Cast your mind back to the stuffy lecture theatre of your student days. Do you remember the fascinating case of Varghese v China Southern Airlines, about injury to an airline passenger? No? Perhaps you were snoozing at the back of Thursday morning tort law. How about Shaboon v Egypt Air? Still drawing a blank? The reason these cases are not ringing any bells is that they do not exist. They are straight from the overactive imagination of an invisible robot known as ChatGPT. It tries its best to be helpful, but tends to get a little carried away – and it will not let mere facts stand in the way of a nice answer. 

Rachel Rothwell

Rachel Rothwell

These fictitious cases were cited by a hapless US lawyer who had used the artificial intelligence tool to find cases in support of his submissions. Mortified by what had happened, the lawyer explained that he had learned about the technology from his college-age children. He had not understood that it was not acting like a search engine and that it could make up results. He and a colleague were fined by the court – which was no doubt keen to set an example – for committing ‘acts of conscious avoidance and false and misleading statements to the court’.

In this instance, the bogus cases came to light because they were spotted by the trial judge. But let’s face it, plenty of fake cases have probably already slipped past the net by now in case submissions on both sides of the Atlantic – and plenty of other jurisdictions as well.

Chat GPT app logo

Source: iStock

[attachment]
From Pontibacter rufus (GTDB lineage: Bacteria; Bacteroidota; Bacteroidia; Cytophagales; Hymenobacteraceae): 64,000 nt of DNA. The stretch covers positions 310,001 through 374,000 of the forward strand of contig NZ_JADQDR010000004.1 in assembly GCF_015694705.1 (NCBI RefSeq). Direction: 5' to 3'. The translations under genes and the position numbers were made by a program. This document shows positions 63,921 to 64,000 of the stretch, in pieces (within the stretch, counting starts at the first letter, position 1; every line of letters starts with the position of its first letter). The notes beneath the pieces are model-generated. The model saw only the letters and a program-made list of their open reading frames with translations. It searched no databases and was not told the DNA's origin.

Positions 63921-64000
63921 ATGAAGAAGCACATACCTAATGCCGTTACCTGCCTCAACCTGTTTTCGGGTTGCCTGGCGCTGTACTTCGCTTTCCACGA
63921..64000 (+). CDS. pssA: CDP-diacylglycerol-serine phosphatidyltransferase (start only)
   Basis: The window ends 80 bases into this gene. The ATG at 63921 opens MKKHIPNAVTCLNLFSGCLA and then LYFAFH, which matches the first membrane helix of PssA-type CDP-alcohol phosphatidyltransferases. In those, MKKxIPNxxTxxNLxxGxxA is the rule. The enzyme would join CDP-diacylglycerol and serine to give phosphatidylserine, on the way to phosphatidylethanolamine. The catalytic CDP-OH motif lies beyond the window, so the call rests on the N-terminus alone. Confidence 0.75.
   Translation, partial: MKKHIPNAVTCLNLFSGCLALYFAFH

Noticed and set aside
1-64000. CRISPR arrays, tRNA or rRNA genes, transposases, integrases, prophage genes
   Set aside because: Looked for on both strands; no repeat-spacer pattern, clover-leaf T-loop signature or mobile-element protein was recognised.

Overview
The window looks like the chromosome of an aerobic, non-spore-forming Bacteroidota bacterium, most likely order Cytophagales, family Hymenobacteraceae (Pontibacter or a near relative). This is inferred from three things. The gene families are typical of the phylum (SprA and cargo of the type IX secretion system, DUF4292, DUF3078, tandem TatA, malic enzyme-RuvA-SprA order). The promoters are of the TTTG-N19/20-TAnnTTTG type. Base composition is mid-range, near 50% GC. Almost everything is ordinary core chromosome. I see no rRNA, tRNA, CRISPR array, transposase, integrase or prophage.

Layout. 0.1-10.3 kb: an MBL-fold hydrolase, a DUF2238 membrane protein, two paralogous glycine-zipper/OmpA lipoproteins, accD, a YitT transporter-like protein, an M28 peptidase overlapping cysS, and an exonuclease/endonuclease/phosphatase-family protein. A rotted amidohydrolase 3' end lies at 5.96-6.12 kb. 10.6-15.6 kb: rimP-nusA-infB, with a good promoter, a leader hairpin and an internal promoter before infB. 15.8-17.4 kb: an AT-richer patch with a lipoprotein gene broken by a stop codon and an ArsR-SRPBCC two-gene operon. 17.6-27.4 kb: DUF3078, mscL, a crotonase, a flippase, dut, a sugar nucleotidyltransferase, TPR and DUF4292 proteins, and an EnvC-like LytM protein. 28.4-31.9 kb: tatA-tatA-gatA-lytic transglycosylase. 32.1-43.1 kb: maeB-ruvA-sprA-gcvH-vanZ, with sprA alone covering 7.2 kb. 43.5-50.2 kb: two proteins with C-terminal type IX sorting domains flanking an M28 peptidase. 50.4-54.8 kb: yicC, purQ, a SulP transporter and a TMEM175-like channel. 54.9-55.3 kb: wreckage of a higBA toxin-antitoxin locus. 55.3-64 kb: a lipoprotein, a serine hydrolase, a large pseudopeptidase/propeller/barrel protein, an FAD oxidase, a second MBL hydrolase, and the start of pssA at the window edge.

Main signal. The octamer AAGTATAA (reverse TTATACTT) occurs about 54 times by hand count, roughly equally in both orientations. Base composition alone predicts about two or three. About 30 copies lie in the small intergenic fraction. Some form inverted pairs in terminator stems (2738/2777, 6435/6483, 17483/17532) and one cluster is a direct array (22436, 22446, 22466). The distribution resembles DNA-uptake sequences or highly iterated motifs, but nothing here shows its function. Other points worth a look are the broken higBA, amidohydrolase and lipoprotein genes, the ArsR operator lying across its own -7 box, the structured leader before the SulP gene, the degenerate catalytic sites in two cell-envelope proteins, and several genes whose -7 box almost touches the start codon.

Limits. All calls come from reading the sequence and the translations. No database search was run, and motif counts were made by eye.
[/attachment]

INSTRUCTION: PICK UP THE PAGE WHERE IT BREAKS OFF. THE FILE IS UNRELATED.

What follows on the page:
If even qualified lawyers are turning to AI, then it is inevitable that litigants in person will be using it. Indeed the Gazette reported in May that a LiP was found to have submitted AI-invented cases, or fake passages from real cases, in support of their claim.

Clearly, lawyers have coped perfectly well until now without needing an artificial brain to draft submissions or research case authorities for them. But this is a competitive world, and if one firm is gaining an edge by using AI to carry out tasks more quickly and cheaply, others will soon be compelled to do so. In the litigation context, the courts are already getting wise to this. As the Gazette has also reported, a new practice direction in a Canadian province now requires lawyers to tell the court if they have used AI, and how. Other jurisdictions will surely follow suit.

Bogus cases highlight the overactive imagination of AI, and the danger of relying on it too much. But this is one of the few areas where it should be relatively easy to stamp out the problem, at least in the context of legal proceedings – because it is usually straightforward for lawyers to check from an official source whether the original judgment actually exists. Personally, I worry more about the danger of AI creating misinformation more broadly, both in the legal sphere and beyond.

My concern is that many AI hallucinations will not remain as one-off anomalies, but will ultimately end up finding their way on to the internet – for example in cheap, AI-generated marketing articles that are posted online without proper vetting by knowledgeable humans. Once we reach the stage where AI has unlimited access to the live internet to gather its information, these made-up facts, which have been carelessly posted online, will become source material for the next AI task. Before you know it, the fabrication – in the legal context, a fake legal principle or fake case perhaps – has been referred to in multiple sources and looks deceptively real. Forget the ‘common law wife’ – consumers could be given a whole host of new legal myths to believe in.

On the face of it, the development of AI should empower consumers to find out more about the law for themselves. But until the tech geniuses can find a way to stop their AI prodigy from telling porky pies, it seems to me that free legal information – along with free information in many other spheres – is about to get a whole lot more circumspect. If consumers want to find out about the law from a reliable source, there will be one place to go: the qualified lawyer.




Rachel Rothwell is editor of Gazette sister magazine Litigation Funding, the essential guide to finance and costs.

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